Special Issue on Fluid Construction Grammar in Constructions and Frames

Eds. Luc Steels and Katrien Beuls

Despite the growing influence of Construction Grammar in many different areas of language research, we still lack a widely used computational platform for defining and testing construction grammars and for studying constructional processing in parsing, producing and learning grammars. Such a platform is needed because otherwise we cannot hope to develop and test construction grammars with wide empirical coverage and we cannot use construction grammars as the core of natural language processing applications. Various groups are currently making significant progress in developing operational platforms. This special issue of the journal Constructions and Frames focuses on one of them, namely Fluid Construction Grammar (FCG).

Each of the contributions published in the special issue is supplemented with a web demonstration, that allows the reader to test the operationalized grammar fragment by hand. The following contributions have been received (click on the title to go to the web demo):

  1. Basics of Fluid Construction Grammar, by Luc Steels.
    The first contribution `Basics of Fluid Construction Grammar’ by Luc Steels explains the core ideas of FCG, in particular how constructions are represented and processed. FCG uses many mechanisms already familiar to formal and computational grammarians, in particular, feature structures, unification, and a problem solving architecture supporting search. But these devices are used in novel ways in order to implement the major tenets of construction grammar, namely the tight integration of syntax and semantics, the smooth continuum between lexicon and grammar and the use of multiple perspectives (phrase structure, functional structure, case structure, information structure, etc.).
  2. Robust Processing of the Dutch Verb phrase, by Paul Van Eecke.
    The Dutch verb phrase is a big challenge for formal models because of  three unusual properties: (i) modal auxiliaries can be stacked, so you can say `hij moet kunnen komen’ (literally: he must can come) to express `he must be able to come’, (ii) perfect aspect is expressed by adding a perfect auxiliary, as in `Hij zal moeten hebben gesprongen’ (lit: he will must have jumped) to express `he will have to have jumped.’, and (iii) there is variation in word order of the auxiliaries, as in `hij zal moeten hebben gesprongen’ (he must have jumped) which can also be expresed as `hij zal moeten gesprongen hebben’ or `hij zal gesprongen moeten hebben’. The paper not only provides a fully functioning operational account of the Dutch verb phrase using Fluid Construction Grammar, but also explores how grammatical processing can become more robust using re-entrance. Re-entrance means that in case of problems in parsing an utterance due to ungrammaticalities, missing linguistic knowledge, etc., the listener first reconstructs as much of the meaning of an ungrammatical phrase as possible by flexible parsing and then re-produces a new utterance from this partial meaning. This technique has important applications for building language tutoring systems or in insight language learning.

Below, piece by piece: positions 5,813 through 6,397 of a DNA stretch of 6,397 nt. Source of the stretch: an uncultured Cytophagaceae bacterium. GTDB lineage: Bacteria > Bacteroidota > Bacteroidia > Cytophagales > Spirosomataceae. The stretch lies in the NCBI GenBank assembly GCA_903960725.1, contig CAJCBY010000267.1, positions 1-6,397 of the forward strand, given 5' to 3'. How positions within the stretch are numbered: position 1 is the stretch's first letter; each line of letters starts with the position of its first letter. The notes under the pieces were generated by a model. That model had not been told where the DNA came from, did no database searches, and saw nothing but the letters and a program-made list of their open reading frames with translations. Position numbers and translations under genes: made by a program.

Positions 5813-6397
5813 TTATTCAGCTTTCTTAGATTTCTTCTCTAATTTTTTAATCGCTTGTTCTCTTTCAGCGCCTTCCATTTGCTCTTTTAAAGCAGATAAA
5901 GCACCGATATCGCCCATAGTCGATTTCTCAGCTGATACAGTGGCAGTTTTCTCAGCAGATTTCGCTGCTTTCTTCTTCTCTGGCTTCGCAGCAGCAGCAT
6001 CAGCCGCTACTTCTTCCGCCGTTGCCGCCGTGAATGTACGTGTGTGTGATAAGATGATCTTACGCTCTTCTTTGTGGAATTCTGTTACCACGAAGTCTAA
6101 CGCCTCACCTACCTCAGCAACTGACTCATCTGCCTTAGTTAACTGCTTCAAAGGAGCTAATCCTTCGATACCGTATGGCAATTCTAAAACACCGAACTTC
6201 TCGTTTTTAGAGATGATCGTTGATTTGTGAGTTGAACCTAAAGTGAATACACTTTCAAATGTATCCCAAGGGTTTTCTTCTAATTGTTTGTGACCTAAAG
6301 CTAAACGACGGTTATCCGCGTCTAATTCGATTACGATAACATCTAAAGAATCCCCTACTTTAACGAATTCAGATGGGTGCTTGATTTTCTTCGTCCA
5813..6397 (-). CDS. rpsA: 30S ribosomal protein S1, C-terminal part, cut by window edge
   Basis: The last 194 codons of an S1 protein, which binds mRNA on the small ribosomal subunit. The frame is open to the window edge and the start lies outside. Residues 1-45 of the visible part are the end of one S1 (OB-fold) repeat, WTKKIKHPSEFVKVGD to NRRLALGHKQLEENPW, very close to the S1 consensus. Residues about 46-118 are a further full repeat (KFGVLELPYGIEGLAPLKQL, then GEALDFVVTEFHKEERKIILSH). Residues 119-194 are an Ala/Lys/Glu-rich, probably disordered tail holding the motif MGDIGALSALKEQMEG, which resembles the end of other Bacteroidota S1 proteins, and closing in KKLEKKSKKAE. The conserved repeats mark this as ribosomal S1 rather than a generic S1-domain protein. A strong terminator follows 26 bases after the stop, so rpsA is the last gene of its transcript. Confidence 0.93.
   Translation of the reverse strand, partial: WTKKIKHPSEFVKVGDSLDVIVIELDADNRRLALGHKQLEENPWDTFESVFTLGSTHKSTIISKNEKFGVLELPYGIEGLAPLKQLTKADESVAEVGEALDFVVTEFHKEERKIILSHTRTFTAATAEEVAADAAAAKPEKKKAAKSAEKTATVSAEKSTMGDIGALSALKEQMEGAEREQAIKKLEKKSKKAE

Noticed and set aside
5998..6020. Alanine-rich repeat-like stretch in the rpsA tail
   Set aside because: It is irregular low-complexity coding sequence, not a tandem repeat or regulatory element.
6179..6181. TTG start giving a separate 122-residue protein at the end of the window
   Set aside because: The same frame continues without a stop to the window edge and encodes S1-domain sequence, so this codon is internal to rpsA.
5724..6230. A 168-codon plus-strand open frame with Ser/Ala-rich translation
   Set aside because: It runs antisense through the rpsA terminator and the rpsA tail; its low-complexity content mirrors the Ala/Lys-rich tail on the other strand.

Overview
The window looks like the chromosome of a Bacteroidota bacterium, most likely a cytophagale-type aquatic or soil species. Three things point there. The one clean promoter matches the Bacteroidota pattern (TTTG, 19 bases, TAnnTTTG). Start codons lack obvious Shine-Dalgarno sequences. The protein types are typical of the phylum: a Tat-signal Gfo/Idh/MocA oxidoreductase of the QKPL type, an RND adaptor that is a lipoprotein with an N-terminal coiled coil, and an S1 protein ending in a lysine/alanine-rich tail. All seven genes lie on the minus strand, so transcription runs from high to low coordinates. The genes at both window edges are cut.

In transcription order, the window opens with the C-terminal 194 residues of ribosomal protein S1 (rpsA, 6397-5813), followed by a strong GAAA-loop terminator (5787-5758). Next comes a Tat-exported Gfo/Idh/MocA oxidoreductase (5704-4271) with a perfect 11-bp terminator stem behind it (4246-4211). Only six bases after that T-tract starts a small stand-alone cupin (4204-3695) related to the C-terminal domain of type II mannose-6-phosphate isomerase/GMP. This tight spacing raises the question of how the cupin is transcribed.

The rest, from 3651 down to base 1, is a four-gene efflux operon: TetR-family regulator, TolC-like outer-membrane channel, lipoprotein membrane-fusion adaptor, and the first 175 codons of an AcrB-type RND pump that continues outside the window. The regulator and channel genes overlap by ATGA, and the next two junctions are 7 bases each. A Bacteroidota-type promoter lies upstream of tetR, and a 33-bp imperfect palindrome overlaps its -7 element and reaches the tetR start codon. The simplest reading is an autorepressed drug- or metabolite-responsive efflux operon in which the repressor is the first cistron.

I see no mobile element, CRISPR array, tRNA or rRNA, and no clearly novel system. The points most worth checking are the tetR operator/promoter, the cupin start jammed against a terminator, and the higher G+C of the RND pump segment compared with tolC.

3. A Fluid Construction Grammar Account of the English Auxiliaries and Verb Phrase, by Remi van Trijp.
    This contribution discusses the long ranging debate in linguistics between proponents of the main-verb analysis, in which auxiliaries are considered to be main verbs and the rest of the VP is taken as a complement, and the lexical verb analysis in which auxiliaries are helpers that express functions like tense, aspect, modality and voice of the lexical verb. van Trijp shows how a constructional analysis can resolve this dichotomy. He proposes a `subscription design pattern’ inspired by Fillmore’s proposal to see the slots in a construction as different offices requiring various qualifications.
  4. An Open-ended Construction-based Grammar for the Spanish Verb Phrase, by Katrien Beuls.
    The contribution on the Spanish verb phrase by Katrien Beuls demonstrates how a multi-dimensional morphological system, with over 90 possible conjugated forms for a single verb can be captured by means of constructions of different types, that each combine information from multiple linguistic levels. Morphological constructions use functional and syntactic information to pick the right morpheme for a given base form. Phonological constructions convert stems or suffixes according to the stress pattern or the conjugation class. Grammatical constructions handle the temporal and aspectual conceptualizations of the speaker and translate them in syntactic categorizations that are in turn handled by morphological constructions. The grammar that is presented in the paper covers all Spanish verb forms and includes strategies to handle new verbs.
  5. Russian verbs of motion and their aspectual partners in Fluid Construction Grammar, by Katrien Beuls, Yana Knight, and Michael Spranger.
    The final article by Katrien Beuls, Yana Knight and Michael Spranger tackles a subset of Russian verbs, namely verbs of motion. Russian motion verbs are typically considered as exceptional but it turns out that there is at the core a highly complex regular aspectual system based on stem directionality. Beuls et al. show how Russian motion verbs and their aspectual partners can be implemented and processed with Fluid Construction Grammar by relying on the cooperation of a number of constructions; lexical and morphological constructions but also directionality constructions, perfective/imperfective constructions, aktionsart constructions, trajectory constructions and phrasal constructions.